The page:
While several scientific (and not-so-scientific) methods are marketed as sex selection methods, the most reliable method involves two processes, in-vitro-fertilisation (IVF) and pre-implantation genetic diagnosis (PGD). This involves a woman receiving hormones which promote the development of multiple eggs, which are extracted and combined with sperm in the laboratory to create embryos. The developing embryos are examined to identify the sex, and an embryo of the preferred genetic makeup transferred to the woman’s uterus. Any excess ‘preferred’ embryos are usually frozen for future transfer. The others are discarded.
This technique was practised freely in Australia from 1998 until 2004, when the National Health and Medical Research Council of Australia (NHMRC) restricted its use on ethical grounds. So while not illegal, it is difficult to access. At present, it is only allowed to avoid the risk of transmitting a serious genetic sex-specific condition.
Many people aren’t happy with this situation. They want to select the sex of their child, not for medical reasons, but because they have offspring of one sex and don’t want to risk having another one the same. The demand has led to hundreds of couples travelling overseas for gender selection procedures, and there are even businesses set up to cater specifically for these Australians. Consider this promotion on an international IVF site:
Medical science constantly strives to make peoples’ lives better and more fulfilled. Many couples choose family balancing because they want to experience the joy of raising children of both genders. We are specialists in helping people achieve their dreams of balanced families. 
Doesn’t sound so bad? The NHMRC justify limiting sex selection on grounds that it makes it more difficult for a parent to unconditionally accept their child, and that it may be an expression of sexual prejudice. The guidelines are currently under review, and fertility clinics are lobbying hard to get the ban reversed. It is claimed that the desire for family balancing is natural and modern technology should be able to assist this (dare I say lucrative?) desire.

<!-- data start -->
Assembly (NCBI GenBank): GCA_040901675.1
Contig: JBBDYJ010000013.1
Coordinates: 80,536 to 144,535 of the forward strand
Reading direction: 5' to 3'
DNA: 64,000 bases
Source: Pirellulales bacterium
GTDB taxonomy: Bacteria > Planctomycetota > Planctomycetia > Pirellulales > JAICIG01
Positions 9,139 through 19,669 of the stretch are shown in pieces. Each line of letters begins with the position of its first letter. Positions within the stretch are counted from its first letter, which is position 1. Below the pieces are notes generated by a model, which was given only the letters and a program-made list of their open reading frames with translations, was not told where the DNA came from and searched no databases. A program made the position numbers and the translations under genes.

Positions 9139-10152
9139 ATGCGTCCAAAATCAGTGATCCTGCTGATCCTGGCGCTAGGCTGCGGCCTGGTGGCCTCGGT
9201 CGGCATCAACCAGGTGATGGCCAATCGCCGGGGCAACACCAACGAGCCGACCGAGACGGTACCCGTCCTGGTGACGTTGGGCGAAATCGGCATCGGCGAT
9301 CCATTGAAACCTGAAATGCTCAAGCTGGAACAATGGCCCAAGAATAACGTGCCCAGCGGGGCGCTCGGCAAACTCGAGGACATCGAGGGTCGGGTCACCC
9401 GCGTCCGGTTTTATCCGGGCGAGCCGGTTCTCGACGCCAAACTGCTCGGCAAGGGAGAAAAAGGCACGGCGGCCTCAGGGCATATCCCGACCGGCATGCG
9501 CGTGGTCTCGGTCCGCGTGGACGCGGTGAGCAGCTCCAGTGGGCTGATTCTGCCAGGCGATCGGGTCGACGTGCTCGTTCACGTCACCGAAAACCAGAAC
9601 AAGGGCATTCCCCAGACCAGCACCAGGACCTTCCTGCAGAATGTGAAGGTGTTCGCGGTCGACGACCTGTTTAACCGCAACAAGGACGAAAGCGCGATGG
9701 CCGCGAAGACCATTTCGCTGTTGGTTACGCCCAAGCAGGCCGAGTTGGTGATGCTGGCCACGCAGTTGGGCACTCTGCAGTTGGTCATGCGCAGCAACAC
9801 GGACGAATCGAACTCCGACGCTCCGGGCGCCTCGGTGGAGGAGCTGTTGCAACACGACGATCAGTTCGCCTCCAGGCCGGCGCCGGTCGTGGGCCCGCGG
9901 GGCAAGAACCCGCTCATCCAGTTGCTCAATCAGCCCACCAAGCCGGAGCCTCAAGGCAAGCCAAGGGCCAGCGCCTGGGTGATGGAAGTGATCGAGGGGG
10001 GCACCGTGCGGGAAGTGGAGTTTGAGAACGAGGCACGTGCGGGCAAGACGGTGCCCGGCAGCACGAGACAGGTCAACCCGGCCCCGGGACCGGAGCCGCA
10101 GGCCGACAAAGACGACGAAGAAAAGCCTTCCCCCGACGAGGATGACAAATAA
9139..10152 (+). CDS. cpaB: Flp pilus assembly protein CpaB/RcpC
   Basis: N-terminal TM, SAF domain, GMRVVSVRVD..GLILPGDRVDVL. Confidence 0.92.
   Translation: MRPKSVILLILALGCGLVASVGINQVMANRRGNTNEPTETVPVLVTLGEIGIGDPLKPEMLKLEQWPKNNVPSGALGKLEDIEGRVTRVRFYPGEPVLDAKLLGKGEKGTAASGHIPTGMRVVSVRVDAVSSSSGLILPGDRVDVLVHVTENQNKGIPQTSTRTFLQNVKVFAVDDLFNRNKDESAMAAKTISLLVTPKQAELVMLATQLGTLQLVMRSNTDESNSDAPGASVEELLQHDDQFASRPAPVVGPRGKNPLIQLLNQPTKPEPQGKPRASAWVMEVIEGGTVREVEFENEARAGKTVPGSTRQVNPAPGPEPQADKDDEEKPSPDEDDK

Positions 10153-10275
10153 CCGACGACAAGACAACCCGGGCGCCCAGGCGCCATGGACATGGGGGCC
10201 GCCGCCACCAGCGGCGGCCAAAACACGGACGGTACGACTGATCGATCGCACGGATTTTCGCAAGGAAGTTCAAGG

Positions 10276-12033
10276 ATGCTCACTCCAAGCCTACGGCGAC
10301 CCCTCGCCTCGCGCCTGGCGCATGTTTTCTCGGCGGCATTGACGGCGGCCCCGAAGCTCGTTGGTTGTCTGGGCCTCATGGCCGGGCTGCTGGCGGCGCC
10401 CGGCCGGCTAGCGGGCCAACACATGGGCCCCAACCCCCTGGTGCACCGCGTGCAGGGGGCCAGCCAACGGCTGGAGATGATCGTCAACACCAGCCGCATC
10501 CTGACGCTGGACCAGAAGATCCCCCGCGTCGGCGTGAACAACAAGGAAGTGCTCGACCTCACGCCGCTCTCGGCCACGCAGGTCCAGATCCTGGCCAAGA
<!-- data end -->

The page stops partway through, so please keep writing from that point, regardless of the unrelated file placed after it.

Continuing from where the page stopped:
Desire for children is healthy and good. But how specifically should we dream? Gender selection is usually framed in terms of what the parents want and what they get. In the news photos, the babies are invariably cute. But let us consider another angle.
The discarded embryos of the ‘incorrect’ sex (potentially more than a dozen) may be completely healthy. Proponents of sex selection bans have been criticised for promoting abortion (this happened recently in Victoria when a couple found they were carrying a child of the unwanted sex). Yet apparently discarding IVF embryos has become normalised to the point of being discounted. Both attack intrinsic, God-given human dignity.
ART’s growing arsenal of techniques has created expectations in parents which have never before existed. As society allows parents to dictate more attributes for their offspring, do we make it harder for them to accept the inevitable flaws that come with being human? Children deserve unconditional love. Life is tough enough in terms of its expectations. There is no test which guarantees parents their ideal baby. What if a mistake is made and the child turns out to be the wrong sex anyway? Or rejects gender stereotypes and refuses to wear pink? The clinics deny these are designer babies—we are not choosing intelligence or eye colour. But we are undeniably moving closer to the idea of human manufacture as opposed to procreation.
 Australian fertility clinics are required to comply with the NHMRC guidelines as part of the accreditation process.
 Where a family carries genes for diseases such as haemophilia or muscular dystrophy, conditions which only affect males, it is possible to legally investigate the option of ensuring only female children are born.
 See Megan Best, Embryo Liberation, Case #17, 2008.
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